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People v. Salton

SUPREME COURT OF THE STATE OF NEW YORK APPELLATE DIVISION SECOND JUDICIAL DEPARTMENT


June 8, 2010

THE PEOPLE, ETC., RESPONDENT,
v.
WAYNE SALTON, APPELLANT.

Appeal by the defendant from a judgment of the Supreme Court, Kings County (Mullen, J.), rendered October 10, 2006, convicting him of rape in the first degree, robbery in the first degree, attempted rape in the first degree, and assault in the second degree (two counts), upon a jury verdict, and imposing sentence.

Published by New York State Law Reporting Bureau pursuant to Judiciary Law § 431.

This opinion is uncorrected and subject to revision before publication in the Official Reports.

MARK C. DILLON, J.P., RUTH C. BALKIN, ARIEL E. BELEN and PLUMMER E. LOTT, JJ.

(Ind. No. 5631/05)

DECISION & ORDER

ORDERED that the judgment is affirmed.

Contrary to the defendant's contention, the evidence at trial demonstrated that the two incidents for which he was charged were sufficiently alike and distinctive to establish a modus operandi (see People v Beam, 57 NY2d 241; People v Ramos, 37 AD3d 740, 741; People v Dockery, 215 AD2d 497; People v Jason, 190 AD2d 689). Accordingly, the prosecutor properly commented in her summation on the similarities between the two incidents (see People v Ramos, 37 AD3d 740; People v Dockery, 215 AD2d 497; People v Jason, 190 AD2d 689).

While the defendant is correct that there were several instances where testimony by the prosecution's witnesses constituted implicit bolstering (see People v Holt, 67 NY2d 819, 821; People v Samuels, 22 AD3d 507, 508; People v Fields, 309 AD2d 945; People v Bacenet, 297 AD2d 817, 818), violation of the rule against bolstering does not constitute reversible error where, as here, "the evidence of identity is so strong that there is no serious issue upon that point" (People v Fields, 309 AD2d at 946; see People v Bacenet, 297 AD2d at 818).

The defendant received meaningful representation (see People v Benevento, 91 NY2d 708, 712; People v Baldi, 54 NY2d 137). Specifically, there is no merit to his contention that defense counsel's failure to move to sever the charges as to the two incidents constituted ineffective assistance of counsel. "Since the offenses were properly joined in one indictment from the outset, the court lacked the statutory authority to sever them" (People v Salnave, 41 AD3d 872, 873; see CPL 200.20[3]; People v Bongarzone, 69 NY2d 892, 895; People v Dayton, 66 AD3d 797; People v Gaines, 293 AD2d 550, 551). As "[t]here can be no denial of effective assistance of trial counsel arising from counsel's failure to make a motion or argument that has little or no chance of success" (People v Caban, 5 NY3d 143, 152 [internal quotation marks omitted]), failure to make a motion to sever in this case did not result in a denial of effective assistance of counsel. For the same reason, contrary to the contention made by the defendant in his supplemental pro se brief, the failure to request a missing witness charge regarding the brother of one of the complainants did not constitute ineffective assistance of counsel (see People v Savinon, 100 NY2d 192, 196; People v Gonzalez, 68 NY2d 424, 427).

While, contrary to the People's contention, the defendant's Brady claim (see Brady v Maryland, 373 US 83) was preserved for appellate review (see CPL 470.05[2]), the defendant failed to establish a Brady violation. "To establish a Brady violation, a defendant must show that (1) the evidence is favorable to the defendant because it is either exculpatory or impeaching in nature; (2) the evidence was suppressed by the prosecution; and (3) prejudice arose because the suppressed evidence was material" (People v Fuentes, 12 NY3d 259, 263; see Strickler v Greene, 527 US 263, 281-282). "Absent a specific request by defendant for the document, materiality can only be demonstrated by a showing that there is a reasonable probability' that it would have changed the outcome of the proceedings" (People v Fuentes, 12 NY3d at 263; see People v Bryce, 88 NY2d 124, 128; People v Vilardi, 76 NY2d 67, 73; People v Campos, 281 AD2d 638, 639; People v Bryant, 247 AD2d 400, 401; People v Figueroa, 213 AD2d 669). "The mere possibility that undisclosed evidence, which was not requested, might have helped the defense or affected the outcome of the trial does not establish materiality in the constitutional sense" (People v Figueroa, 213 AD2d at 670; see People v Mack, 235 AD2d 548, 550; People v Alongi, 131 AD2d 767, 768).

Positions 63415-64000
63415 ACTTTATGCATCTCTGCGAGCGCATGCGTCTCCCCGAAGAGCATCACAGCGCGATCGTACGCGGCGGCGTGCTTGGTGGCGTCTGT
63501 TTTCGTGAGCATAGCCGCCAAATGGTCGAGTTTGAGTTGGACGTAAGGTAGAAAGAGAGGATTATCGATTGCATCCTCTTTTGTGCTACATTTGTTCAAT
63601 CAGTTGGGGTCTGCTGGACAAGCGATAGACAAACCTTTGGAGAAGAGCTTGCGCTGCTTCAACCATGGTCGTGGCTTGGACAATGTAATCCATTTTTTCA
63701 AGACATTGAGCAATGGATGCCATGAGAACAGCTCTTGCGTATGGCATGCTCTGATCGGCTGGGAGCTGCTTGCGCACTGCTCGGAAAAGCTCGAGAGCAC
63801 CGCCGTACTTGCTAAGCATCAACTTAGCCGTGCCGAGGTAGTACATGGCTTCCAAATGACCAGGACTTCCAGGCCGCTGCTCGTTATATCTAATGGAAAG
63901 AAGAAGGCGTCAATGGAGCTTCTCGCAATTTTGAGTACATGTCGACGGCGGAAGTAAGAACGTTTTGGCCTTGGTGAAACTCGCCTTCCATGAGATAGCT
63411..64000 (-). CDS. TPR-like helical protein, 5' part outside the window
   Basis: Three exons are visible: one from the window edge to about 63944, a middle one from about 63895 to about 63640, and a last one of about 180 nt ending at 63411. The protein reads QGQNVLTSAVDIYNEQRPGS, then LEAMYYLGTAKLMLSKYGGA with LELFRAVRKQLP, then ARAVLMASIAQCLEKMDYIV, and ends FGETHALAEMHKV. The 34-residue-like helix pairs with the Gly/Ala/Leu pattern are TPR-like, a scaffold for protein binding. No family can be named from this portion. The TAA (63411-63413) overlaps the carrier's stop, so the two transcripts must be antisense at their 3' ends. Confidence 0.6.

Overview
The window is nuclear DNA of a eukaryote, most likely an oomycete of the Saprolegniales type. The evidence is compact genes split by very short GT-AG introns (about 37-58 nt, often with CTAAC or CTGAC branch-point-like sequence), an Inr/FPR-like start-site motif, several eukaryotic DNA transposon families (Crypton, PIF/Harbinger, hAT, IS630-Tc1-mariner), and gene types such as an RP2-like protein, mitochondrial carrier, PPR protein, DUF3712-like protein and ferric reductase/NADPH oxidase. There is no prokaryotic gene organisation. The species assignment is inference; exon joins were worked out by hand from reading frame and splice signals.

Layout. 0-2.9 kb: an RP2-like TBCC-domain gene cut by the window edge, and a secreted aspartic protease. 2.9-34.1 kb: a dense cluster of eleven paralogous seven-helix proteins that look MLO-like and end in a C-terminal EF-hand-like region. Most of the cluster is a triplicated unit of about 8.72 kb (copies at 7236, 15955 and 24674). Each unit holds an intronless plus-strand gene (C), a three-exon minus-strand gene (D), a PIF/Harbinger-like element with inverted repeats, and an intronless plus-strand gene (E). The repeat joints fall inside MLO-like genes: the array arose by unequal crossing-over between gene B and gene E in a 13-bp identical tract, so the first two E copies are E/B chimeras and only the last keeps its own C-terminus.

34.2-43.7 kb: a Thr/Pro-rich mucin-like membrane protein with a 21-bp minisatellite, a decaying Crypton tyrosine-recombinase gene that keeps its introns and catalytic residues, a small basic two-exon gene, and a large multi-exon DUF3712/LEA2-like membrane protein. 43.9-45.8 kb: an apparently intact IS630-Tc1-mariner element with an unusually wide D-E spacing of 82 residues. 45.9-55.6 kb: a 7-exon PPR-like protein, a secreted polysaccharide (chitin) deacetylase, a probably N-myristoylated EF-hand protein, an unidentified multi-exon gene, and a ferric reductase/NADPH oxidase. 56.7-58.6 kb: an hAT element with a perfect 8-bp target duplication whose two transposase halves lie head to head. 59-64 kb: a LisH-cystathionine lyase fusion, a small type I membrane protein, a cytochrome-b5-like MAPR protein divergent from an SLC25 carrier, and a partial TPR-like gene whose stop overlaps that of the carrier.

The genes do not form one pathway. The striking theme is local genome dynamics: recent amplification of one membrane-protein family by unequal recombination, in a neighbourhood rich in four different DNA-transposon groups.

Here, the subject evidence consisted of a reported statement by a nonwitness detective, who never met or spoke with either of the two complainants, to the effect that one of the complainants was a prostitute. A preliminary inquiry in the form of a telephone conversation with the detective revealed that the statement was "based on . . . speculation, and . . . lacked any probative value" (People v Mitchell, 10 AD3d 554, 555). As such, not only was it largely inadmissible as hearsay (see Cheul Soo Kang v Violante, 60 AD3d 991, 991-992), as well as precluded by the Rape Shield Law (see CPL 60.42), but the defendant also failed to demonstrate materiality, i.e., "that there [was] a reasonable probability' that [the evidence] would have changed the outcome of the proceedings" (People v Fuentes, 12 NY3d at 263; see People v Bryce, 88 NY2d at 128; People v Vilardi, 76 NY2d at 73; People v Campos, 281 AD2d at 639).

The defendant's remaining contention, raised in his supplemental pro se brief, is unpreserved for appellate review and, in any event, without merit.

DILLON, J.P., BALKIN, BELEN and LOTT, JJ., concur.

20100608

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